After Bannon Appointment, Southern Poverty Law Center Steps Up Fight Against Hate

Trump said he was 'saddened' by the surge in racist incidents, but the organization is looking for less talk and more action.

Demonstrators hold placards at a protest against President-elect Donald Trump outside the U.S. Embassy in London, November 9, 2016.
Ben Stansall, AFP

As America was tuning into “60 Minutes” Sunday night, a group of Jewish philanthropists and friends of the Southern Poverty Law Center gathered for what was supposed to be a hopeful fundraiser and information brief on the state of racism and bigotry in the country. Planned six months ago, when the promise of a Hillary Clinton victory seemed a safe bet, the meeting took on a serious if not urgent tone in the wake of Donald J. Trump’s presidential victory and as news spread that Stephen K. Bannon had been appointed senior counselor and West Wing chief strategist.

“We‘ve seen this all before,” said SPLC’s president Richard Cohen, who’s taken civil rights cases to the Supreme Court since joining the organization in 1968. “George Wallace fought integration, Pat Buchanan campaigned with the motto ‘America First,’ so this is nothing new. But we will fight this appointment.”

It’s been a busy six days for SPLC, which has tallied more than 300 instances of hate crimes in the wake of Trump’s victory. The center also launched a social media campaign with the hashtag #ReportHate, urging the public to help it track new instances of hate, and circulated a petition calling for the president-elect to repudiate racism and bigotry. The petition gathered 125,000 signatures in just two days.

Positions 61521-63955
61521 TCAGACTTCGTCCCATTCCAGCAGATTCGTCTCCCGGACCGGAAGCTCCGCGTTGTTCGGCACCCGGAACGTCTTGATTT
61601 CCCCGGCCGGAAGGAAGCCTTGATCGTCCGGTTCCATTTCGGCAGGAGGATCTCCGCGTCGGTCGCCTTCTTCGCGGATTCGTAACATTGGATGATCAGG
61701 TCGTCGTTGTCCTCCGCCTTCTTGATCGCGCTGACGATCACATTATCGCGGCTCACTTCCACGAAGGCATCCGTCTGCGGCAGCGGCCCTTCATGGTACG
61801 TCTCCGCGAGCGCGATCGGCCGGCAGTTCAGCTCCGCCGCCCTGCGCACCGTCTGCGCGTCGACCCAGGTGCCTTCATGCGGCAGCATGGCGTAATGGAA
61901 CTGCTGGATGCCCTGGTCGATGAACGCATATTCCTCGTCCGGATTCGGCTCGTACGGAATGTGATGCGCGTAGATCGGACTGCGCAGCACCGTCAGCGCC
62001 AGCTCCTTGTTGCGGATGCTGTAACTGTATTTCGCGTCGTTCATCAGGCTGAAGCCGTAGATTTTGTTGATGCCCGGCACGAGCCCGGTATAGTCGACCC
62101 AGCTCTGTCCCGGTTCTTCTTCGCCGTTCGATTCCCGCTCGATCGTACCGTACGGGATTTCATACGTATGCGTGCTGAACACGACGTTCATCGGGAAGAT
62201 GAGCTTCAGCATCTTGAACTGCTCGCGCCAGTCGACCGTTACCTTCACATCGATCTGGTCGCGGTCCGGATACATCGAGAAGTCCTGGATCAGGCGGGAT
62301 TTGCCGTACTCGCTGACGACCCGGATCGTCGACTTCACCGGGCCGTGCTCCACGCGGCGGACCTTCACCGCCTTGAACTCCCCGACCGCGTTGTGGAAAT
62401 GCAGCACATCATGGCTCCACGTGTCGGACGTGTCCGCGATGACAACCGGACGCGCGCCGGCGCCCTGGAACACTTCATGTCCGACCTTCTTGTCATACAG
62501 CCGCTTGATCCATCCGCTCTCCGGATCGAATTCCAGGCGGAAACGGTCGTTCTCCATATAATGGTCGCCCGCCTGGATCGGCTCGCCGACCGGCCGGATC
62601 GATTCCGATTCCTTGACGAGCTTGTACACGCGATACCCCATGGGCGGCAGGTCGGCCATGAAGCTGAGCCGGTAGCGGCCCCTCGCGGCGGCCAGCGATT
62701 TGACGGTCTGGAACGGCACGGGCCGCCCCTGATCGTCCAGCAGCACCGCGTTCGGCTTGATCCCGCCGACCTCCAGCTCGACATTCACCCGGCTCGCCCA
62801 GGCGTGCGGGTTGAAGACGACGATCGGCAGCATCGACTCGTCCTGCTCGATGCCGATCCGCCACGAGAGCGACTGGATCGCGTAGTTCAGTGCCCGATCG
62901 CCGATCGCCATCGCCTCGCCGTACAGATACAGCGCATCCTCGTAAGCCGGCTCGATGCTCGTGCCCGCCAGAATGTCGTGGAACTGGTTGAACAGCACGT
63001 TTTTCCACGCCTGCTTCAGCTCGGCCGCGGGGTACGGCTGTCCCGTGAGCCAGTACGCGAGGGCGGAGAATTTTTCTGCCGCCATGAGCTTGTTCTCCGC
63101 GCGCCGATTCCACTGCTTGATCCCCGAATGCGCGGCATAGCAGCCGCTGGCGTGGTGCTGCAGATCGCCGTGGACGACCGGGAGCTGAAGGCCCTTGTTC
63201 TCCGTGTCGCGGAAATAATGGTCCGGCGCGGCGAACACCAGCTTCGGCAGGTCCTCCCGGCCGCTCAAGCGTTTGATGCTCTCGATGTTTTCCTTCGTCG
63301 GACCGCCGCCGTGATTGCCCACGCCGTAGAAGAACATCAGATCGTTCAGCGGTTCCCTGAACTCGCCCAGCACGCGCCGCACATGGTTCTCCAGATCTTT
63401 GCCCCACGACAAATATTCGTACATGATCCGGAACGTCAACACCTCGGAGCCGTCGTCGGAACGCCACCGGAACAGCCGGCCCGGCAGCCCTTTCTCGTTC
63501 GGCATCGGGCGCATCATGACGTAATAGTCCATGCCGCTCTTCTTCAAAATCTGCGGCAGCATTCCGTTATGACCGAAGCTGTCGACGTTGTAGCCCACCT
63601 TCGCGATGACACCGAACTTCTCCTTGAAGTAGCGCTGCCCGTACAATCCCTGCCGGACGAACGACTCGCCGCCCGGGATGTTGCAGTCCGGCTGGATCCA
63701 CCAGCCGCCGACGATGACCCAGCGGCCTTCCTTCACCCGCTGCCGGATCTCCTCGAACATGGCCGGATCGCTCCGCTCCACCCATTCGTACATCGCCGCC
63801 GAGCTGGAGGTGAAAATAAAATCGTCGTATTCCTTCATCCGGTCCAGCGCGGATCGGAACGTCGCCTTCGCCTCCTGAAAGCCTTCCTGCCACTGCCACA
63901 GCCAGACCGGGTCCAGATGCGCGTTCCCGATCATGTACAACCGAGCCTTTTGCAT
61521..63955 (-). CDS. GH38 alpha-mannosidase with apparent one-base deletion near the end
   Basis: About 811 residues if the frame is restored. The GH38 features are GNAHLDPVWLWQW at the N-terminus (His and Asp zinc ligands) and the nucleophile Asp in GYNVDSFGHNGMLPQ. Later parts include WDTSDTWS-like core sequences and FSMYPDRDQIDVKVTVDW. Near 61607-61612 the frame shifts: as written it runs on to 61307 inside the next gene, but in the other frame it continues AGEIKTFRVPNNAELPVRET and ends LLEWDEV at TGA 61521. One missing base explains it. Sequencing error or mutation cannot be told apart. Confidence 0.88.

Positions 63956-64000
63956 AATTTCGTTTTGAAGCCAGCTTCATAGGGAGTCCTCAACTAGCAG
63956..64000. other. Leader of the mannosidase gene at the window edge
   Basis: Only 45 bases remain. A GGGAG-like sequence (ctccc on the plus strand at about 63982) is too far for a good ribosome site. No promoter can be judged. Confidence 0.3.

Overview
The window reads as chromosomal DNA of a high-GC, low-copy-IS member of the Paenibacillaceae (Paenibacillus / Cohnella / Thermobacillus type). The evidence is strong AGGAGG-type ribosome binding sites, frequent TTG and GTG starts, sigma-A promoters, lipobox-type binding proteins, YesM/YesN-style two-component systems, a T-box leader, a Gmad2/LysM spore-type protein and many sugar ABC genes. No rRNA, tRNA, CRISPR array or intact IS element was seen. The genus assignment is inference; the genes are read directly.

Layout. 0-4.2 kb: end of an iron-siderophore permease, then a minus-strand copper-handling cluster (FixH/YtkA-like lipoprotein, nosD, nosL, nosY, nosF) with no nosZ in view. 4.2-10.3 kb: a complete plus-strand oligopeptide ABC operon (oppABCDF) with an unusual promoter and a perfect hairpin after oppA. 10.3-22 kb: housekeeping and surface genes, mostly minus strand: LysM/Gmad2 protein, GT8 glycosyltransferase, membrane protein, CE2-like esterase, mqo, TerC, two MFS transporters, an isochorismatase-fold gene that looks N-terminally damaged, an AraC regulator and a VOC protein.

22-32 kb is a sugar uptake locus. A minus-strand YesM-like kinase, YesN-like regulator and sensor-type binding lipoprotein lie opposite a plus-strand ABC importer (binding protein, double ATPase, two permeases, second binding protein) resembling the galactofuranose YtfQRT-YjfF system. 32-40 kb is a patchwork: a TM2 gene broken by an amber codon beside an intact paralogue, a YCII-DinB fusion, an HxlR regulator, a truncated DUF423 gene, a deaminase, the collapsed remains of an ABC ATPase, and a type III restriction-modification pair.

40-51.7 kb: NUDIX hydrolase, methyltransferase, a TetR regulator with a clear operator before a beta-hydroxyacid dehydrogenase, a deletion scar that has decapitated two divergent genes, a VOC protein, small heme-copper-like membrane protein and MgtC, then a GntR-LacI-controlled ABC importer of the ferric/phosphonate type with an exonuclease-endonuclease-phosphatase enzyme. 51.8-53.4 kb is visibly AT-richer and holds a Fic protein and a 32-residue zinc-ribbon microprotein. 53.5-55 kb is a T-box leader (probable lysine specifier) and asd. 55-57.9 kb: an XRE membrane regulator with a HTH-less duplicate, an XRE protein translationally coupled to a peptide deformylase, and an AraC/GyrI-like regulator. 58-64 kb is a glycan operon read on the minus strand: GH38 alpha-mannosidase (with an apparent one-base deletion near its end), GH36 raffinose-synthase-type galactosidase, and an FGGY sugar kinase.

Though Trump told “60 Minutes” reporter Lesley Stahl on Sunday that he was “so saddened to hear” about the uptick in swastikas, racist threats and bigotry-fueled attacks against minority groups since his Tuesday night victory, the SPLC isn’t buying it.

“In his victory speech, he called for a ‘binding of the wounds of division,’ but then appoints as chief strategist a man who has sown those very wounds of division – completely contradictory,” says Cohen, speaking to Haaretz on Monday. “Our petition is a way to put pressure on Mr. Trump to live up to his pledge. Talk is cheap. We’re looking for action. His initial steps are not encouraging.”

SPLC's digital campaign, intended to combat the spread of hate, is a relevant step considering Trump’s disclosure on last night’s “60 Minutes” interview that social media helped him win the presidency. 

“These platforms claim that racist speech is not allowed but they don’t enforce that,” says Cohen. ”They’re private businesses so they’re free to do what they want, it’s their business, but if you’re trying to claim you’re fair-minded, you should live up to those claims.”

Cohen says the organization's work with iTunes, Apple and Amazon is progressing well, and they have meetings planned at Google. They have more work to do with Facebook and Twitter, which he calls “the worst” in terms of perpetuating hate speech, championed by those affiliated with Breitbart’s CEO Bannon.